I meant to blog about this last week, but didn't get a chance. Have you seen this phone? Does it need an edge?
"Since the whole point of the phone's very existence is the screen, Samsung made sure to add enough functionality to put it to good use," he wrote. "In fact, it serves many different purposes, and once developers have access to the SDK (which Samsung says should come out very soon), there will be plenty more ways to take advantage of it.
"The UI of the bar is straightforward and basic, since there isn't much you can do with a narrow strip of display space. Often, what's shown here will depend on the app: If you're in the camera or watching videos, this strip becomes a sidebar containing all of your shortcuts and settings so they don't take up other valuable screen space or get in the way. However, you can still access a plethora of different types of bars, whether in or out of the app; notifications, weather info, stock tickers, clocks, news feeds, quick shortcuts and even games are available from nearly every screen."
Molen notes that the edge is tailored to right-handed users. Samsung says it's fine for lefties too, as they can flip the phone and use it upside down. Molen responds that it's still "a huge inconvenience if you plan on using the home button or making phone calls at all."
Gizmodo's Darren Orf pointed out (Sept 3) the Edge comes with its own SDK (i.e. app developers must develop for it specifically, not Android "edge" phones in a general sense). "Samsung says it isn't incredibly hard, but a unique SDK means adoption will be a slow-going process, so don't expect functionality for all your favorite apps anytime soonÖor ever."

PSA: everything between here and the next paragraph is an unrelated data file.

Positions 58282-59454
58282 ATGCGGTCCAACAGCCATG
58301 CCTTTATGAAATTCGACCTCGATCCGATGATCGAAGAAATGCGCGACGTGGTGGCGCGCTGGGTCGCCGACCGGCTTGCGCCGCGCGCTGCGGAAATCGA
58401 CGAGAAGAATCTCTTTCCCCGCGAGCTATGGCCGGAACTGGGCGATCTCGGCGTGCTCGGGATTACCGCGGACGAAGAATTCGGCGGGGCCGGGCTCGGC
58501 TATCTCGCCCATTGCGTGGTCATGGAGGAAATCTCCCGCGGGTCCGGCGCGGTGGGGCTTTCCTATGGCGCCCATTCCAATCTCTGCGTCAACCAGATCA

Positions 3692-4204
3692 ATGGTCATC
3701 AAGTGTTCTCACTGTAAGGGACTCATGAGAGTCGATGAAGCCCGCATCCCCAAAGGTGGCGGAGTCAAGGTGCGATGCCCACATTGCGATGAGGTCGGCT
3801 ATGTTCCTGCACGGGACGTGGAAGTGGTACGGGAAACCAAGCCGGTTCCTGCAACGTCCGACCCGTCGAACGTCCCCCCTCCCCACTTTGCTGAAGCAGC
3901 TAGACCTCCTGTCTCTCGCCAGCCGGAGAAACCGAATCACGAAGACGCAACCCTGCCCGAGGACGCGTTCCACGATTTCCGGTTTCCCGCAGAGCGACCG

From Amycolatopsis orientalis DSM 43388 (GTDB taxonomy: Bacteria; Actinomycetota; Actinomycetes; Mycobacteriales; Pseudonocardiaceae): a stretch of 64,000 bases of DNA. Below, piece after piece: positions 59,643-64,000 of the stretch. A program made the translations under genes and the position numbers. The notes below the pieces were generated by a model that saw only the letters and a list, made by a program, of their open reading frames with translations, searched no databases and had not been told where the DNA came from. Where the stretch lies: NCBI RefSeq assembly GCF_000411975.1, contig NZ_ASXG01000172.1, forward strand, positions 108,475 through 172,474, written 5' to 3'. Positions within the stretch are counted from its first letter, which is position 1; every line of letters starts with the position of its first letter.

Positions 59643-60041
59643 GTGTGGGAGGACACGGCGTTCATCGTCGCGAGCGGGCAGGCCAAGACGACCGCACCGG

VentureBeat's Devindra Hardawar called the Edge "stylish yet awkward" (Sept. 3). "The Note Edge looks cool, to be sure, but after spending a few minutes with it today, Iím not sure why anyone would want to use it. Its curved edge makes it even wider than the already-wide Note 4, which made it impossible for me to hold comfortably. And no, I donít have small hands."
That's my inclination too: The additional edge looks neat and I could see it having value for things like notifications or a live ticker for sports scores or stock prices, but from a UX standpoint, it just seems cumbersome. Do you accidentally open apps and settings, when you quickly grab the phone to answer a call? It doesn't seem useful. To me, it's just a gimmick.